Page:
The Men and Women Who Guard the Constitution

Since 1952, the United States Constitution, the Declaration of Independence, and the Bill of Rights have been on display in the Rotunda of the National Archives. In addition to the bulletproof and moisture-controlled sealed cases, the Charters of Freedom are protected by the National Archives security guards.

Hundreds of people filter in and out of the Rotunda every day to see the Charters of Freedom, but the guards never leave their posts. The men and women who make up the National Archives security force guard our nation’s most important documents.

We wanted to put names to  the faces of these important people for #MuseumWeek! Hailey Philbin, an intern in the National Archives History Office, spoke to two of our officers.

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Two security guards are always standing watch over our founding documents. (Photo by Jeff Reed for the National Archives.)

Lt. Bryant Bethes has worked as a National Archives security guard for 17 years. In addition to daily protecting the Charters of Freedom, he enjoys the crowds and diverse individuals who visit his work space. The most exciting part about his job is when celebrities, like Joe Montana, take a tour of the Rotunda. After almost two decades at his post, Lieutenant Bethes finds time to enjoy his job and interact with new crowds every day.

Officer Laurence E. Robinson has held his post in the Rotunda for seven years. He enjoys communicating with the many different people that visit the National Archives. Although it is not a requirement of his job, Officer Robinson shares his knowledge of the Charters of Freedom with inquiring guests. He answers questions about the documents when he can and helps visitors to better understand the history that he is protecting.

Thank you to all of our officers for their hard work and dedication!

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An Independent National Archives

April 1, 2016, marks the 31st anniversary of the National Archives independence. Today’s post come from Kaitlin Errickson of the National Archives History Office.

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Original Seal of the National Archives, 1934. (National Archives Identifier 23856513)

The National Archives has a turbulent history.

First, the historical community had to fight for years and years to establish a National Archives.

Then Congress passed legislation authorizing an independent National Archives only to take that independence away 15 years later.

And finally, the National Archives became officially independent again on April 1, 1985.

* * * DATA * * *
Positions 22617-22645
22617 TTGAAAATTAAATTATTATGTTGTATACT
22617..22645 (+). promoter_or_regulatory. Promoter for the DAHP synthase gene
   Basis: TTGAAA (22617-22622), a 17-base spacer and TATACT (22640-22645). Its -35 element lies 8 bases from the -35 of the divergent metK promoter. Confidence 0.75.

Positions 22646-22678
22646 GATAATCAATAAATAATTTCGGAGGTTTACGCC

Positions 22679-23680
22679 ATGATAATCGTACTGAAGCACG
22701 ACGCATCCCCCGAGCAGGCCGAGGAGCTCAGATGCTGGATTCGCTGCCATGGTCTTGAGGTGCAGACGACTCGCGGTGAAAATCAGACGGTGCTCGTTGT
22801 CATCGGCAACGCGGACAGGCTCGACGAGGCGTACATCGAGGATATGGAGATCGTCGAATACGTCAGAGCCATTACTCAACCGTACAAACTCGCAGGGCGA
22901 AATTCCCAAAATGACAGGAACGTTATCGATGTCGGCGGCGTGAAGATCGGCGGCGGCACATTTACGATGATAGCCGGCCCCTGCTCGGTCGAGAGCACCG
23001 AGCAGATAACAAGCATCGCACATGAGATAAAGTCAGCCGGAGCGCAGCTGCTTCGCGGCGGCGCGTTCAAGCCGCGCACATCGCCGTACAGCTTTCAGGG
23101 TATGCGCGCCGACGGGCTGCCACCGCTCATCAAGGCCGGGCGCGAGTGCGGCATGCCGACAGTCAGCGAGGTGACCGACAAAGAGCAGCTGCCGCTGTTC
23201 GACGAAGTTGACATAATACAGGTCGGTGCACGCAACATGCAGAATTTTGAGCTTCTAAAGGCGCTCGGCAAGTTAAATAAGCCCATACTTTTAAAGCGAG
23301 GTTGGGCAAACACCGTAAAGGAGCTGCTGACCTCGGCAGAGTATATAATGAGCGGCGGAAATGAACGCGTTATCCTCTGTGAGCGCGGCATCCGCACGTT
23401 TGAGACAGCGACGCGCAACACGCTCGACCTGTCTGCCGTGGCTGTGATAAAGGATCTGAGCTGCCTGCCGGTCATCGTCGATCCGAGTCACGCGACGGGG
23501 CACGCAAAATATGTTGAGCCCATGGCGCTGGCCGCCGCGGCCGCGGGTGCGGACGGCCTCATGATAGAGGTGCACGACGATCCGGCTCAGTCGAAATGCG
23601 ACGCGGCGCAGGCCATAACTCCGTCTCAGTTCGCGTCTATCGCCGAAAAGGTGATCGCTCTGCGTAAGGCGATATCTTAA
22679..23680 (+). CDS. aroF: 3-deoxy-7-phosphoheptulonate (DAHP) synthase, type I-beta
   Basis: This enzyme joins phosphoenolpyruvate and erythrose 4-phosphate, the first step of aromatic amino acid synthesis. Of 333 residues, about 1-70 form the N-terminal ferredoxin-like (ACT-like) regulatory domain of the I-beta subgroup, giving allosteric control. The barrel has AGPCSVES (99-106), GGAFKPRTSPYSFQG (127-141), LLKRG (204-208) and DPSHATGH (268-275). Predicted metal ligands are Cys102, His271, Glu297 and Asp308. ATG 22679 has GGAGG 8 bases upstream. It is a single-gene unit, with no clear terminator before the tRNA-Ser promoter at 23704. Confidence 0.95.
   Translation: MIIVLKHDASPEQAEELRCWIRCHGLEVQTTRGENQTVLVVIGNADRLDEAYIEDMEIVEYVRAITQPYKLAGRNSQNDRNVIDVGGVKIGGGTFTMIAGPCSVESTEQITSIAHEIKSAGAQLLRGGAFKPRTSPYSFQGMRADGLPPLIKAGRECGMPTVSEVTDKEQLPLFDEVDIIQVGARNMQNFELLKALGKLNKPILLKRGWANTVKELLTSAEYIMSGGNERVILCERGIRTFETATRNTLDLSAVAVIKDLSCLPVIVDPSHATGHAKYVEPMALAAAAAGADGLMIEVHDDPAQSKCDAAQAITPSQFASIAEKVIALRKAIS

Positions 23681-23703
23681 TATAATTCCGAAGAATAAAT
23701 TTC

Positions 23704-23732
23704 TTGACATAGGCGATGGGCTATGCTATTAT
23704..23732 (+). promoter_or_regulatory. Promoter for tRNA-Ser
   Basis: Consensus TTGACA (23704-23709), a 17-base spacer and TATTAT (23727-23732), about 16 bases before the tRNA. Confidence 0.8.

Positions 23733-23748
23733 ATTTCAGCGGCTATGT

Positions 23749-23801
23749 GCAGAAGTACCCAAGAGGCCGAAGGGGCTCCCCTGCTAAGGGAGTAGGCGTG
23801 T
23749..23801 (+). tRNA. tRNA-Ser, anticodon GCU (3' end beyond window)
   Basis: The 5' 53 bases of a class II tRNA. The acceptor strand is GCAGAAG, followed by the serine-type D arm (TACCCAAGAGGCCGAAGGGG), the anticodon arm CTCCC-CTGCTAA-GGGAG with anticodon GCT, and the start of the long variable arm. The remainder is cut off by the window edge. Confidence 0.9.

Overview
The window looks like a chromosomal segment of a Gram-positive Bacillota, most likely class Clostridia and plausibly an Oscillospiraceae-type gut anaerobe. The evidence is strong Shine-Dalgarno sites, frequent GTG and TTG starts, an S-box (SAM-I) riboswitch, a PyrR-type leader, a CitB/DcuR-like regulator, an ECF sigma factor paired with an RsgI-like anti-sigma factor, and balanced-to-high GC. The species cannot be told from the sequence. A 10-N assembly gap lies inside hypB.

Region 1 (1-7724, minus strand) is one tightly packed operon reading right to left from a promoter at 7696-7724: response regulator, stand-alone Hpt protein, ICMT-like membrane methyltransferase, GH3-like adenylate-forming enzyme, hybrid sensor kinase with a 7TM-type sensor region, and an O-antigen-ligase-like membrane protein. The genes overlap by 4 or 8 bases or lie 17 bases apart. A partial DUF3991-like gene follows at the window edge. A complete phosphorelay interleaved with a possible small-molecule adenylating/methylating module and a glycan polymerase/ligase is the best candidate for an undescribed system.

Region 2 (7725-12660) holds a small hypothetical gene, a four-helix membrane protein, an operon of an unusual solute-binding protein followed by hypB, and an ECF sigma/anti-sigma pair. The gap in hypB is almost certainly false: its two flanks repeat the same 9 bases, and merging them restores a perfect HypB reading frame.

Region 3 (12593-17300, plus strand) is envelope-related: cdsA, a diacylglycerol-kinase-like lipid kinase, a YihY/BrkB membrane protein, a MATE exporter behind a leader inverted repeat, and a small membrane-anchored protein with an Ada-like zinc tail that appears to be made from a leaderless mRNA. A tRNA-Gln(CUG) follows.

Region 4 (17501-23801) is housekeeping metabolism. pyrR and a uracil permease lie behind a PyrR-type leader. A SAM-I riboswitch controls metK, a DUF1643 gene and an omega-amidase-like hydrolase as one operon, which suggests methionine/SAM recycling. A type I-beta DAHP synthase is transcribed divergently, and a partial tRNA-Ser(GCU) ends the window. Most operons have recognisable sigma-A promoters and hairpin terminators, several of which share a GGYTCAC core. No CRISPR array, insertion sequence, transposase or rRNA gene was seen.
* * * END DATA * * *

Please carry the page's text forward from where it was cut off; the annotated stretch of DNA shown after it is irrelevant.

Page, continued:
After years of pressure from the historical community, Congress passed and President Franklin D. Roosevelt signed legislation to create the National Archives as an independent agency on June 19, 1934.

However, in 1949, with goal of making the government more efficient, Congress transferred the National Archives to the newly created General Services Administration (GSA).

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Claudine Weiher: The Fight for Independence

The National Archives History Office continues to celebrate women’s history month. Today’s post comes from Kirsten Dillon. 

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Claudine Weiher, ca. 1978. (National Archives History Office Collection)

Claudine Weiher, former Deputy Archivist, was born Claudine Jackson on November 24, 1941, in Kansas City, MO.

Weiher came to the National Archives in 1966, where she certainly left her mark.

Weiher was trained as a historian and archivist, but at the National Archives she spent most of her career as part of the senior staff, working on managing and budgeting for what was then the National Archives and Records Service (NARS).

Sixth Archivist of the United States Robert “Bob” M. Warner recalled Weiher fondly in his book Diary of a Dream. He stated that she “was destined to have great impact of NARS during my tenure and even greater under my successors.”

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Dr. Elizabeth B. Drewry a Leading Lady

The National Archives History Office continues to celebrate Women’s History Month with stories of former employees. Today’s post comes from Kaitlin Errickson.

Elizabeth B. Drewry was a key member of the National Archives staff during her many years of service and became a leading woman in the field of archives.

Drewry attended George Washington University, where she earned both her B.A. and M.A. degree. She later earned her doctorate from Cornell University in 1933.

After a few years of teaching at Penn Hall Junior College in Chambersburg, PA, she joined the National Archives as a reference supervisor in 1936.

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Elizabeth B. Drewry’s National Archives Identification Card, February 3, 1941. (National Archives Identifier 12091139)